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Long-term U.S. mortgage rates post biggest one-week rise in 35 years after Fed rate hike


Due to the US Federal Reserve raising its key interest rate by three-quarters of a point this week in an effort to rein in high inflation, average long-term US mortgage rates saw their biggest jump in a year. week in 35 years, rising from 5.23% last week to 5.78% this week, the highest since November 2008 during the housing crisis.

Wednesday’s rate hike by the Fed was its largest in a single action since 1994. The U.S. central bank on Wednesday raised the benchmark borrowing rate by 0.75 percentage points, which is higher than the telegraphed increase of half a point after economic data in recent days showed strengthening inflation and weakening consumer confidence.

Mortgage buyer Freddie Mac reported on Thursday that rapidly rising rates, along with a sharp rise in home prices, have pushed potential buyers out of the market.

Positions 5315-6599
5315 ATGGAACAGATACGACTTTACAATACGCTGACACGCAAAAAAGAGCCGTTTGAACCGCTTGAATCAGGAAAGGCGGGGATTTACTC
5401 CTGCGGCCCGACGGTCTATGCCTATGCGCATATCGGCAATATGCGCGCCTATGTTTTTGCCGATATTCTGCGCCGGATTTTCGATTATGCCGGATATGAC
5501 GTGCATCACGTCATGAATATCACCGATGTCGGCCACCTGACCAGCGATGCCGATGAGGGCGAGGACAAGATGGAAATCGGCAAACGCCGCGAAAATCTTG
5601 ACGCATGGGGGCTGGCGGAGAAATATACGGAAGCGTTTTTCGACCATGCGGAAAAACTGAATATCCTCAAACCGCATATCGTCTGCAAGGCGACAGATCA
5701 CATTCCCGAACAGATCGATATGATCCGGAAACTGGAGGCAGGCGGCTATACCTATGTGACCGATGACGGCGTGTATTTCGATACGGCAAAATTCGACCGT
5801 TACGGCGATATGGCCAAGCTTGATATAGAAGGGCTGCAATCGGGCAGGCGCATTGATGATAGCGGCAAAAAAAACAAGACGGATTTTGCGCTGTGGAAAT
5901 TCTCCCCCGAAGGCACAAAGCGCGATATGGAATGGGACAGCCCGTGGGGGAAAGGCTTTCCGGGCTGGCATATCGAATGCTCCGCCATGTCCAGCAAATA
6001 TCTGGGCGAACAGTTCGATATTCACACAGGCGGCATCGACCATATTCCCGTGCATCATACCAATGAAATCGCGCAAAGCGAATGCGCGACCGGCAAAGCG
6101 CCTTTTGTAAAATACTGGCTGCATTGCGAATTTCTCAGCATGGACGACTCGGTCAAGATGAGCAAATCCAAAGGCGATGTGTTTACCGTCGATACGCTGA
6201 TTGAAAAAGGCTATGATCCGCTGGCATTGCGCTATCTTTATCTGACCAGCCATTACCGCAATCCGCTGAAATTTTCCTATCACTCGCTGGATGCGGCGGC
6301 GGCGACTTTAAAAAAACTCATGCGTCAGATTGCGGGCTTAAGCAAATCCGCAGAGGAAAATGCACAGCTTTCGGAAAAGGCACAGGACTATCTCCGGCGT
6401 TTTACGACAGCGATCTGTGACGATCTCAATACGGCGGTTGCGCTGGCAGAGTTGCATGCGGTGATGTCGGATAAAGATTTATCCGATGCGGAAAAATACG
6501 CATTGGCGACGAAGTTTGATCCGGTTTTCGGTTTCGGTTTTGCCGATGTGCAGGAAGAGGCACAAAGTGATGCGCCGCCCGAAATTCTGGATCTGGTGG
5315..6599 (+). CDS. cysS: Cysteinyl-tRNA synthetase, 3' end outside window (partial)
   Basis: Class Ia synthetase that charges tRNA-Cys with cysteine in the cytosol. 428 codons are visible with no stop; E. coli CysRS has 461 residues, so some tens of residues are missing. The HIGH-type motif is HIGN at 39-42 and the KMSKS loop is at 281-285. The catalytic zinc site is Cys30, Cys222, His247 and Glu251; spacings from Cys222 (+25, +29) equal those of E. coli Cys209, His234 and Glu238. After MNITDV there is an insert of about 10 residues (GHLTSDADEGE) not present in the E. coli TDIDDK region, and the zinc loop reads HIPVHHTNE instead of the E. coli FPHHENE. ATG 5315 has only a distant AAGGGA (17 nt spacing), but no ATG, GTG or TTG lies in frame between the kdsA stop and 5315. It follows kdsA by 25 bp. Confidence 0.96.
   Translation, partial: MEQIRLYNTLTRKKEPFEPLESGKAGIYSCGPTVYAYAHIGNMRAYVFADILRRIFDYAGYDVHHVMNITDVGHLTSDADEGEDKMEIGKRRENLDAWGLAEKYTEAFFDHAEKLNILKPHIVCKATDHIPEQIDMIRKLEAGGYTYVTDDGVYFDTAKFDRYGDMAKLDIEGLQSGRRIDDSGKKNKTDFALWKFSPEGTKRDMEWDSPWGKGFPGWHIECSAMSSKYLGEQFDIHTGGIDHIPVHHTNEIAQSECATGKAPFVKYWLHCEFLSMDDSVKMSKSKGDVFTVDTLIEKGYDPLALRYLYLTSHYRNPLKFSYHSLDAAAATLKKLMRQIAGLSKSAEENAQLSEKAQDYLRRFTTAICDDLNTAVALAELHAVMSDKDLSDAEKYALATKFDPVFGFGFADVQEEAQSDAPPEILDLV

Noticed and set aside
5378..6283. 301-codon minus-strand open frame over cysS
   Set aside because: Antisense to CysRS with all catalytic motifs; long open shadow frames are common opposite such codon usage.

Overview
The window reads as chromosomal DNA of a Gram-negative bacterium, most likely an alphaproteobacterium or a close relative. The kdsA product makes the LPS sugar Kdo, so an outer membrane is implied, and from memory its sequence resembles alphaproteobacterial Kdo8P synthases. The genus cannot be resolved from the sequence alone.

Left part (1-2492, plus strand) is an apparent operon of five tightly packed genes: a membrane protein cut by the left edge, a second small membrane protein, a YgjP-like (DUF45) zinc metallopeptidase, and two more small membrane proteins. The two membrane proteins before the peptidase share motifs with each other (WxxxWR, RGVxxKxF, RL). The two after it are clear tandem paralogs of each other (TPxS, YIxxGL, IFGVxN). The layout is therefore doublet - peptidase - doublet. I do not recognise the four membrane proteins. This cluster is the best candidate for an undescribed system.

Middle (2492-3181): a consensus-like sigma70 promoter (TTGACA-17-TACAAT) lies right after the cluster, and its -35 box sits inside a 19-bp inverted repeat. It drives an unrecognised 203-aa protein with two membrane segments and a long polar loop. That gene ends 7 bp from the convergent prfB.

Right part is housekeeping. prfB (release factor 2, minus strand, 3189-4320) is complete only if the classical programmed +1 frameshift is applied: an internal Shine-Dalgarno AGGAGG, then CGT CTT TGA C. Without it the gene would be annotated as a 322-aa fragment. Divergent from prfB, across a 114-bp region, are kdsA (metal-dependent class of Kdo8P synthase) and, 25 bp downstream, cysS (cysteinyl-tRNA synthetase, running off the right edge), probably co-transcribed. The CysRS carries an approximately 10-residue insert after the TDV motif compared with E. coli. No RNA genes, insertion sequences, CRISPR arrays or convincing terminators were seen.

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Mortgage applications are down more than 15% from a year ago and refinances are down more than 70%, according to the Mortgage Bankers Association. Those numbers are likely to get worse with more Fed rate hikes, a virtual certainty.

Rising borrowing rates appear to be slowing the housing market. Sales of previously occupied U.S. homes slowed for the third consecutive month in April as mortgage rates rose, pushing up borrowing costs for buyers as home prices soared.

Home ownership has become invariably difficult these days, especially for first-time buyers. Along with high inflation, rising mortgage rates and rising house prices, the supply of homes for sale remains limited.

(with agency contributions)

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Post expires at 5:21pm on Sunday June 26th, 2022